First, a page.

Much of the news about the imminent arrival of autonomous cars is focused on the car manufacturers, but much of the technology that will allow an automobile to navigate autonomously will be produced by tech companies outside of the auto industry.
For example, satellite images from Google Maps seem to be good, but they carry very little detailed information. By contrast, images from airplanes are far more detailed: road angles and houses can be recognised on a road up to an accuracy of two centimeters. However, if you want to locate all the traffic lights, construction and petrol stations, you need a lot of time, patience and manpower – or a machine can take over the work. This is exactly what the Munich startup Terraloupe is trying. With artificial intelligence, the company wants to speed up the process significantly.
The company uses an algorithm to record the course of the road and the location of road signs. The objects are identified by a deep-learning technology and recorded on the map, explains founder Christian Schaub. Google relies on a similar technology to geo-capture cities and landscapes. The Start-up is still far from the same level as the Google, but its own technology is already sufficient to generate its own business model, according to its founder. These much more accurate and detailed maps are interesting for many industries.
Detailed map information can, for example, be used for the navigation of autonomous vehicles. A self-driving car must not only perceive immediate obstacles, but must also know about traffic signs and road conditions.
“Data on transport infrastructure is of interest to automotive manufacturers, suppliers and car services,” says Schaub.
Some major publicly listed companies in Germany are already among the customers of the Munich company, including customers from the energy and insurance sectors. An insurer is, for example, interested in whether a solar installation is located on a house in order to be able to make a building evaluation. On the basis of this information, the insurance contribution can be more accurately measured, explains Schaub.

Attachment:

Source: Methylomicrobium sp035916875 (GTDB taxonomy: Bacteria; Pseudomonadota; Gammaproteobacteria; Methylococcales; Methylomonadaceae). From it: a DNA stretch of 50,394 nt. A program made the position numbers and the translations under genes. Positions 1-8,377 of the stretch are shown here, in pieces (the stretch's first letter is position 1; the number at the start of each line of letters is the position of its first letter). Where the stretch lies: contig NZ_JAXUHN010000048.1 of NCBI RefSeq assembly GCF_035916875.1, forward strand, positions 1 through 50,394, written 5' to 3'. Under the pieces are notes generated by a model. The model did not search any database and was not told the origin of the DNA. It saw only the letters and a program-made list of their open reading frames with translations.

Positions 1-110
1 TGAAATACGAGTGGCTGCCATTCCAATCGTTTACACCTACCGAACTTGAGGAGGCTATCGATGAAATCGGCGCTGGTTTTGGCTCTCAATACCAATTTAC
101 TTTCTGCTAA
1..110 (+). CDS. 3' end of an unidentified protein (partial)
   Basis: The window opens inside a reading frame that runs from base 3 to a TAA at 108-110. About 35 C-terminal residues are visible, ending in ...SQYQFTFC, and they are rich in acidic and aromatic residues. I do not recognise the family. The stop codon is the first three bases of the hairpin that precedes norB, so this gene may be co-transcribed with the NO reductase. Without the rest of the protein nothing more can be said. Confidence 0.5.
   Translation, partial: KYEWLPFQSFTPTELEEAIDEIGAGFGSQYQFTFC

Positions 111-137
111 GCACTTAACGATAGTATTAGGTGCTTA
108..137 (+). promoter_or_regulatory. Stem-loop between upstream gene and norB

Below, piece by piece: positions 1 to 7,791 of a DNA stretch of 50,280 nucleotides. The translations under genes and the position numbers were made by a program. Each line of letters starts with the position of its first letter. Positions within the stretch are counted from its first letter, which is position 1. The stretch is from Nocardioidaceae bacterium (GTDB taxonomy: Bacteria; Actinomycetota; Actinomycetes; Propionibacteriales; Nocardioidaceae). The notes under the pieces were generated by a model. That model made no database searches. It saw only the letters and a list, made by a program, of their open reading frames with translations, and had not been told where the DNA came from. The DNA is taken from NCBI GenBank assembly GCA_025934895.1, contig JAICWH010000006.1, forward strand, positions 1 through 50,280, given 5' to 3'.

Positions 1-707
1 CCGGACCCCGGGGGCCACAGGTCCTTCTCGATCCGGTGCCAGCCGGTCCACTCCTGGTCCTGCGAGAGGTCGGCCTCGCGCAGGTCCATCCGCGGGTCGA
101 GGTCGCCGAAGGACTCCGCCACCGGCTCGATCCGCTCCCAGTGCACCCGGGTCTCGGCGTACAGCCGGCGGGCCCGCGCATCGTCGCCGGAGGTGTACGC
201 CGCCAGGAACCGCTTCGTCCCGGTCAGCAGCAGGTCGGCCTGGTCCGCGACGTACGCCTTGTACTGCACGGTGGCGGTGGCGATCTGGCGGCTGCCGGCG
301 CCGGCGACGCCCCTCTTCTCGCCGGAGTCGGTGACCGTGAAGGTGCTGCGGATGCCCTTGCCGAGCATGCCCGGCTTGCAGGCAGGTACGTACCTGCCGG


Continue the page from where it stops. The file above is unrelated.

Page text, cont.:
Terraloupe was founded in 2015 by Manuela Rasthofer, Christian Schaub and Sebastian Gerke and now employs 25 people. Rasthofer comes from the military sector, where she previously made simulations from aerial photographs, says Schaub, who was previously with Siemens. The other co-founder, Gerke, researched deep-learning algorithms. Terraloupe is now Germany’s first company, which has linked both areas and applied such algorithms to aerial images, says Schaub.
Recently, Terraloupe has received a seven-figure financing from the affiliate Bayern Kapital, as Wiwo founders reported. With the capital, Terraloupe wants to hire additional developers and improve the algorithm, says Schaub.
“Entering the US market is also planned,” says the founder.